|Kaupo Gap from South Maui coast --Photo by mauiguidebook.com|
Date: Thu, 15 Jul 1999From: Patrick RorieSubject: Haleakala Crater Via Kaupo Gap
A friend once told me "The weather is everything!". While I don't entirely agree with this statement, I do believe that excellent weather is the foundation for a wonderful day hike/backpack trip. It sets the table for a memorable visit to a special place. Such was the case on Independence Day weekend 1999 for seven members of the Hawaiian Trail and Mountain Club who ventured up Kaupo Gap into Haleakala Crater on the island of Maui.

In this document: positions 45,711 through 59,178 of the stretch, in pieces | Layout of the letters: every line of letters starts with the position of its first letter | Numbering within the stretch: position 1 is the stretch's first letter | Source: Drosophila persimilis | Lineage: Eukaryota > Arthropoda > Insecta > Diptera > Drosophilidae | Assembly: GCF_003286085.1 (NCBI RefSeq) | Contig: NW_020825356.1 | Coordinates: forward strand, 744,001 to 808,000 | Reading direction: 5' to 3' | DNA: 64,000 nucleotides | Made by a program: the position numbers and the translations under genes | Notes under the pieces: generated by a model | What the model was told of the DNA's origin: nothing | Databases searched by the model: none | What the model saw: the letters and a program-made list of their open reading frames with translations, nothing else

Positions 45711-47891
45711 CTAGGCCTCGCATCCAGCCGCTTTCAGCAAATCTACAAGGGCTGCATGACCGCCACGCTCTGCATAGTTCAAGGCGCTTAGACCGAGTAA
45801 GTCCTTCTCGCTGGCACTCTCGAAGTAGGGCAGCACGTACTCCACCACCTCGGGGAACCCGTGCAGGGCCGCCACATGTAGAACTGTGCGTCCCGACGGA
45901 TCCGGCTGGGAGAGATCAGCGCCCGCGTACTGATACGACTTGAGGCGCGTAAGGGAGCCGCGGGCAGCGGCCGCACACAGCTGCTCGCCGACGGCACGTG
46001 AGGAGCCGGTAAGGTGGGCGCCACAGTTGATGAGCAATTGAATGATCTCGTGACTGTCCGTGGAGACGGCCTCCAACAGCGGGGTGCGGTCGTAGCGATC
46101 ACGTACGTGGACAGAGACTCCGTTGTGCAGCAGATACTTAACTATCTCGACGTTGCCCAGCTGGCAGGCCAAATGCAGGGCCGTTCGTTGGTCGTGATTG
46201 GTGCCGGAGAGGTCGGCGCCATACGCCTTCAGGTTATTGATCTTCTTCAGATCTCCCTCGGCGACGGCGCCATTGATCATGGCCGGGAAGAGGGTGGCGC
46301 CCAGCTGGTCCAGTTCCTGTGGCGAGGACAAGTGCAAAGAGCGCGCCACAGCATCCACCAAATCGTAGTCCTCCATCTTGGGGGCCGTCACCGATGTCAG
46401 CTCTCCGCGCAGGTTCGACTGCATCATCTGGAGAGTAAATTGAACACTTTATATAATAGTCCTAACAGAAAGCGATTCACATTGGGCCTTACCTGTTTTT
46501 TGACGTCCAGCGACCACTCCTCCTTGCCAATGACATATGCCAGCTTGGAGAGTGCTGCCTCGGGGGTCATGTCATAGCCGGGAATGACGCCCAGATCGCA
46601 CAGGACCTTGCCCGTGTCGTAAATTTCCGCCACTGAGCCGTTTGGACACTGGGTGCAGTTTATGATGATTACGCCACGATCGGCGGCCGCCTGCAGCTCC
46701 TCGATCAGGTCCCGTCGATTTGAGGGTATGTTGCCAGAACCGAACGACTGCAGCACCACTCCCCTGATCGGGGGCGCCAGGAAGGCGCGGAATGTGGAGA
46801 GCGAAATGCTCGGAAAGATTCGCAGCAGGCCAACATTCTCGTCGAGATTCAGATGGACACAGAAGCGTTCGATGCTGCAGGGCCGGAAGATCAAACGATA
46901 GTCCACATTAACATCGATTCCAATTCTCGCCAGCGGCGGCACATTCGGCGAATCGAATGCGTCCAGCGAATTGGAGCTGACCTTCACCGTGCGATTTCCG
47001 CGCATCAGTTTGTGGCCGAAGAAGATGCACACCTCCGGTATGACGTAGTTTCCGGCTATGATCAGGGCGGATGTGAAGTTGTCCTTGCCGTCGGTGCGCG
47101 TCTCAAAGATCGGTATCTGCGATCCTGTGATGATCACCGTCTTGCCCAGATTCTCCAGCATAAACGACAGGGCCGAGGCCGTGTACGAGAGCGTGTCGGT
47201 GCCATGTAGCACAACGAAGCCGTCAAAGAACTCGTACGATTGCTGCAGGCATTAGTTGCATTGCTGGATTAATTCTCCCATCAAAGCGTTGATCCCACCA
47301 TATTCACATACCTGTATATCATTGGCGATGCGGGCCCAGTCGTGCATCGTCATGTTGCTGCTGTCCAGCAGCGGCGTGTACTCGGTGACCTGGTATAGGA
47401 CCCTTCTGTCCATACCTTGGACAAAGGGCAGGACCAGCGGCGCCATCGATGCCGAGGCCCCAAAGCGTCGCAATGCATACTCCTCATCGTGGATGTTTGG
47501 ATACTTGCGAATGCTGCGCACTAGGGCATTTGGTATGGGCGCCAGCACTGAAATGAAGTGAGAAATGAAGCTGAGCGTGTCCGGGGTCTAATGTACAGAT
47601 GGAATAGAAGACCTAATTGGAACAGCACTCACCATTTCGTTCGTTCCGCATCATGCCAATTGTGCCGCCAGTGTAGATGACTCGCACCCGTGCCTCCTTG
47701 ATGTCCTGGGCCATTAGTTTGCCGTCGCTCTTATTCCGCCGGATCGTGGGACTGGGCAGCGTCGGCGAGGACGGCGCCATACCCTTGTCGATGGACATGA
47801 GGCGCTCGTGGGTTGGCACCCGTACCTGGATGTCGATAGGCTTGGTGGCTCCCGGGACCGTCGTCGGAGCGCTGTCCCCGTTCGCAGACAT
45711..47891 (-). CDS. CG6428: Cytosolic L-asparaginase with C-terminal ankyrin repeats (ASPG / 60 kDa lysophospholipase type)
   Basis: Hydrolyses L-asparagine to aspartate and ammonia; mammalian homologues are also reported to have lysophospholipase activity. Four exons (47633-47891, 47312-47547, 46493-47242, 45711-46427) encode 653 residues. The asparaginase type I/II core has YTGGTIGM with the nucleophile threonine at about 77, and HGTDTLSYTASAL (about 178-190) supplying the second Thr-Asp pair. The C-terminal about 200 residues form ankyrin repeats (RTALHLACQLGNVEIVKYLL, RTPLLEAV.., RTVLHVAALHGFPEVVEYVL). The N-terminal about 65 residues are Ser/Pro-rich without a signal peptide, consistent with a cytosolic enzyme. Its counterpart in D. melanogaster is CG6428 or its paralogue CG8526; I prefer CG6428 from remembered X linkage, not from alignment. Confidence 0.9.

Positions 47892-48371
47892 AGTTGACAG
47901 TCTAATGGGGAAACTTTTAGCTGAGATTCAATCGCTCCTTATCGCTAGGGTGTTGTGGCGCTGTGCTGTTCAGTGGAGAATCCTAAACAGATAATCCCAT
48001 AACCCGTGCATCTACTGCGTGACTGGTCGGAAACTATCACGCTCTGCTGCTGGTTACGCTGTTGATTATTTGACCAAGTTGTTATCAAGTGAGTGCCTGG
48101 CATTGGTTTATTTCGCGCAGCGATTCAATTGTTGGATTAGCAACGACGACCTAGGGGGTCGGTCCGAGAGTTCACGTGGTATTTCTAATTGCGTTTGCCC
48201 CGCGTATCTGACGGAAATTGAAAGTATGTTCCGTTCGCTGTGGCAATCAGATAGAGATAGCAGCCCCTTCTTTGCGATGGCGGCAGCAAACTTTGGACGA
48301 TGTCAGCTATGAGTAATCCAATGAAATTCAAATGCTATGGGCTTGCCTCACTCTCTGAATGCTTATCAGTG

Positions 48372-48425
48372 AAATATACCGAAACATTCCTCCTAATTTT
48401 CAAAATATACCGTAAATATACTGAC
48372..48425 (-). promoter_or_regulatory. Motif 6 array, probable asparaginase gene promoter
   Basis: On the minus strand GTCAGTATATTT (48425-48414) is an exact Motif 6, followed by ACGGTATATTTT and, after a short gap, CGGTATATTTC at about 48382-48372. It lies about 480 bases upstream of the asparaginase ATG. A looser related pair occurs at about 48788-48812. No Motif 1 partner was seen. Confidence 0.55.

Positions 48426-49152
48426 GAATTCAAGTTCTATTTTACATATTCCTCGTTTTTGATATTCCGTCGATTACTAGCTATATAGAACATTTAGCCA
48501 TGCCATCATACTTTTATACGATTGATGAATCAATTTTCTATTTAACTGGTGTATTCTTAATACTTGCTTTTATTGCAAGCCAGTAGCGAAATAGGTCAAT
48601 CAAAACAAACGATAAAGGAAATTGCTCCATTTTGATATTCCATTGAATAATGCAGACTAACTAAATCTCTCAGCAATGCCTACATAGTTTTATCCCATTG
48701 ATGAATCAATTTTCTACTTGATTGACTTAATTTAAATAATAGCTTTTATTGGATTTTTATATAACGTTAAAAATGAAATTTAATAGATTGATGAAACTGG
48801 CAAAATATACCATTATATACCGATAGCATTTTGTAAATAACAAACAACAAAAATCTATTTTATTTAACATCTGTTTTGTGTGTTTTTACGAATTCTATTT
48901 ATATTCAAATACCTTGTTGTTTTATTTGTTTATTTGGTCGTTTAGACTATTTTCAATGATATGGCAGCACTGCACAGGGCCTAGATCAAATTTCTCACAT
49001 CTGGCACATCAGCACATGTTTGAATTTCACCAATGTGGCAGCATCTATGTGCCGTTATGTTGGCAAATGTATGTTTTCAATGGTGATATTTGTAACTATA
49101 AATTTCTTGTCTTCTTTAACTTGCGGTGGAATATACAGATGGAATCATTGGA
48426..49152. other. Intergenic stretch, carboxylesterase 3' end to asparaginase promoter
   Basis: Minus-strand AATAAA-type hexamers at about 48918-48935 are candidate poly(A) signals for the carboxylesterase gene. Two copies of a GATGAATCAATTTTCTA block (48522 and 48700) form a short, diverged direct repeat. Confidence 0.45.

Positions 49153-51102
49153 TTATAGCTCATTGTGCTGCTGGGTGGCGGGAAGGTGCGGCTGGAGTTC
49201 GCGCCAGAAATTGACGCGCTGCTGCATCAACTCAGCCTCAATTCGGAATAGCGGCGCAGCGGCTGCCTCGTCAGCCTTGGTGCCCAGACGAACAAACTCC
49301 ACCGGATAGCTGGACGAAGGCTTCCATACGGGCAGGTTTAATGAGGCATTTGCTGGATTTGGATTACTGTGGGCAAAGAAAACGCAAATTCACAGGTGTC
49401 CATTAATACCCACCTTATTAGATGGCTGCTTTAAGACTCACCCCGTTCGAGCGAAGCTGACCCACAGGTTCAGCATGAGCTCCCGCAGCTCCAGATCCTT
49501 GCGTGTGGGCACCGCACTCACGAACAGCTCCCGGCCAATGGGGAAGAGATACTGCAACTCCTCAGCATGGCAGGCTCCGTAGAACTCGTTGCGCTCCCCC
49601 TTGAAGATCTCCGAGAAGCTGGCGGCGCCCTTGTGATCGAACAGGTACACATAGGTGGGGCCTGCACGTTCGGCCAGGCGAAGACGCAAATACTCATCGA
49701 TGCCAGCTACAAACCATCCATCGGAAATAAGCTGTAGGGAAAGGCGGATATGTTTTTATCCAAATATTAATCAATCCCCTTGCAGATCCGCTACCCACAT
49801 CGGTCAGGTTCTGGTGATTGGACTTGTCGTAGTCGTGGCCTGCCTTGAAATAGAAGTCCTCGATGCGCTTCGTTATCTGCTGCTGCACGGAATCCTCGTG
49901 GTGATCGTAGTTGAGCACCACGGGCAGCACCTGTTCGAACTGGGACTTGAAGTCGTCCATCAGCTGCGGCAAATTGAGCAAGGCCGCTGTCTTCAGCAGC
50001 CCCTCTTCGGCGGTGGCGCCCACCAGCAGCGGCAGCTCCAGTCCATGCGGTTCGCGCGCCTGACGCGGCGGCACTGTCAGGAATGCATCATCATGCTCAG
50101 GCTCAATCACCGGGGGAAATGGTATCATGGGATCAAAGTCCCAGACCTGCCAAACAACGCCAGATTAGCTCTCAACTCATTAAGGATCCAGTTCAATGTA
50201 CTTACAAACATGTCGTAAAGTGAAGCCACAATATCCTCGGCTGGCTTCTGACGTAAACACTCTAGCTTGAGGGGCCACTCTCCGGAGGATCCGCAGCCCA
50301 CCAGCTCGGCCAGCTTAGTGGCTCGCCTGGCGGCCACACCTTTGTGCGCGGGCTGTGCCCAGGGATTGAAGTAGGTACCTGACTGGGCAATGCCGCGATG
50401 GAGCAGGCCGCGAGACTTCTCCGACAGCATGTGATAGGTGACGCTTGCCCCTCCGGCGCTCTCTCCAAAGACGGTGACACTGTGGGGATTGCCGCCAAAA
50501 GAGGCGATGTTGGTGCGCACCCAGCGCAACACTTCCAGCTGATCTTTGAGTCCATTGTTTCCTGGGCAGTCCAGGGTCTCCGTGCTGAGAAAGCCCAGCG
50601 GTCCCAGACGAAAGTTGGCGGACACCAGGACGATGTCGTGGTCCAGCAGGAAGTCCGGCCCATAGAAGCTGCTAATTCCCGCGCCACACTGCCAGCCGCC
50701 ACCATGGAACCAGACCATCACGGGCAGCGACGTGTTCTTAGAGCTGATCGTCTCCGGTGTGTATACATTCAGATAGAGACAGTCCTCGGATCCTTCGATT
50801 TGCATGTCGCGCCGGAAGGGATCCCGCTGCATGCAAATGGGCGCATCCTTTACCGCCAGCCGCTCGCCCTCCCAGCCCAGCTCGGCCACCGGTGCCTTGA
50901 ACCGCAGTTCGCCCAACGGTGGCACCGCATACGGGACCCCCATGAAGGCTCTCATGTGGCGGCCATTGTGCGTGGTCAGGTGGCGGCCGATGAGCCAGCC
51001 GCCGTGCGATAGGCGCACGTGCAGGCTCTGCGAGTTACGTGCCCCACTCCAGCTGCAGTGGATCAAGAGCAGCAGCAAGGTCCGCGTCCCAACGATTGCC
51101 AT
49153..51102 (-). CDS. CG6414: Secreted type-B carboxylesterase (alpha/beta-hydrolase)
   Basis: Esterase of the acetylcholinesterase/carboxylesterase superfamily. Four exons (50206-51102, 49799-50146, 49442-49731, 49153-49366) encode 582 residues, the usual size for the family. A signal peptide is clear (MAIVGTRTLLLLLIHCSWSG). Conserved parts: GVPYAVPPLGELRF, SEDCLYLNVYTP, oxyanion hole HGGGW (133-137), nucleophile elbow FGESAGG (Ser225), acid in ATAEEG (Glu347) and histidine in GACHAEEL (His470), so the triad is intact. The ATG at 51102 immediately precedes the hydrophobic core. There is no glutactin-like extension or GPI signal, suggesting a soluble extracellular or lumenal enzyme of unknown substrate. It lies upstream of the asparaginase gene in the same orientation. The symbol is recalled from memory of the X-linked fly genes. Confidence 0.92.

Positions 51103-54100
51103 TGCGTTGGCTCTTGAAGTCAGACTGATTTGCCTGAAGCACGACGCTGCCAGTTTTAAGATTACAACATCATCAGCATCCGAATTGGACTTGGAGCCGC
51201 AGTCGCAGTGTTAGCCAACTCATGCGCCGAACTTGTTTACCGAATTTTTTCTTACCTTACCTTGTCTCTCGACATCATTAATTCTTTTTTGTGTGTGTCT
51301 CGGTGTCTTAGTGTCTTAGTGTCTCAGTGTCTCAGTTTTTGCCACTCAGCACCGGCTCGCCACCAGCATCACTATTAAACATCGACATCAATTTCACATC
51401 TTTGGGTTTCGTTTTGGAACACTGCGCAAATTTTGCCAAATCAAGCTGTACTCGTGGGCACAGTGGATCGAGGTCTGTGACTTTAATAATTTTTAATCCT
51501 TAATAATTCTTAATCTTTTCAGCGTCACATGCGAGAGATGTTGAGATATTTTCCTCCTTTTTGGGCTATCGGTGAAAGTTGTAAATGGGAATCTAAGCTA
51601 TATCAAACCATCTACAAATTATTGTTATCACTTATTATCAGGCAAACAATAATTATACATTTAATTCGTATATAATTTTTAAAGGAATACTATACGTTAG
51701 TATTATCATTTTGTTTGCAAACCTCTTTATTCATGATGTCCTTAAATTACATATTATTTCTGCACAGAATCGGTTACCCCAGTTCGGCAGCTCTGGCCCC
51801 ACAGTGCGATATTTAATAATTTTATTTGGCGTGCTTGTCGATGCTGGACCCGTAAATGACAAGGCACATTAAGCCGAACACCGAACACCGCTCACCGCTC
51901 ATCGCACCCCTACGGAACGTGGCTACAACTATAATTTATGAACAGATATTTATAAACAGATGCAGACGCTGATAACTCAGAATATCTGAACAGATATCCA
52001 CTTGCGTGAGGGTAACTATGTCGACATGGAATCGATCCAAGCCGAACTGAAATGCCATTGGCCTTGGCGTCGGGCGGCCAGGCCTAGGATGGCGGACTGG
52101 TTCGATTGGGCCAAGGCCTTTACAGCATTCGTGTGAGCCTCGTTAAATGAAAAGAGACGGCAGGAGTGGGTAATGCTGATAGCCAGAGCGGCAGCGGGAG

Our group, consisting of Arnold Fujioka, Chris Atkinson, "Big" John Darrah (making his seventh ascent of Kaupo Gap), Herman and Myra Dombrowski, Steve Becker and myself, caught the Aloha Air early bird (5:15 a.m. flight) from Honolulu to Kahului, Maui, on Saturday morning, July 3rd. David Bloch of Off-Road Shorefishing Expeditions ($350 total for our party of seven, contact him at (808) 572-3470) picked us up and we departed the airport in his suburban at 6:20 a.m. Because Dave had already purchased fuel for our stoves, we proceeded directly to the town of Kaupo on Maui's south shore via Route 37. Along the way we enjoyed nice views of the West Maui Mountains, Kahoolawe, and the Big Island. Upon arriving in Kaupo, Dave continued mauka up a semi-paved road to the trailhead (elev. 1,000 ft) sparing us atleast a mile of boring road walking.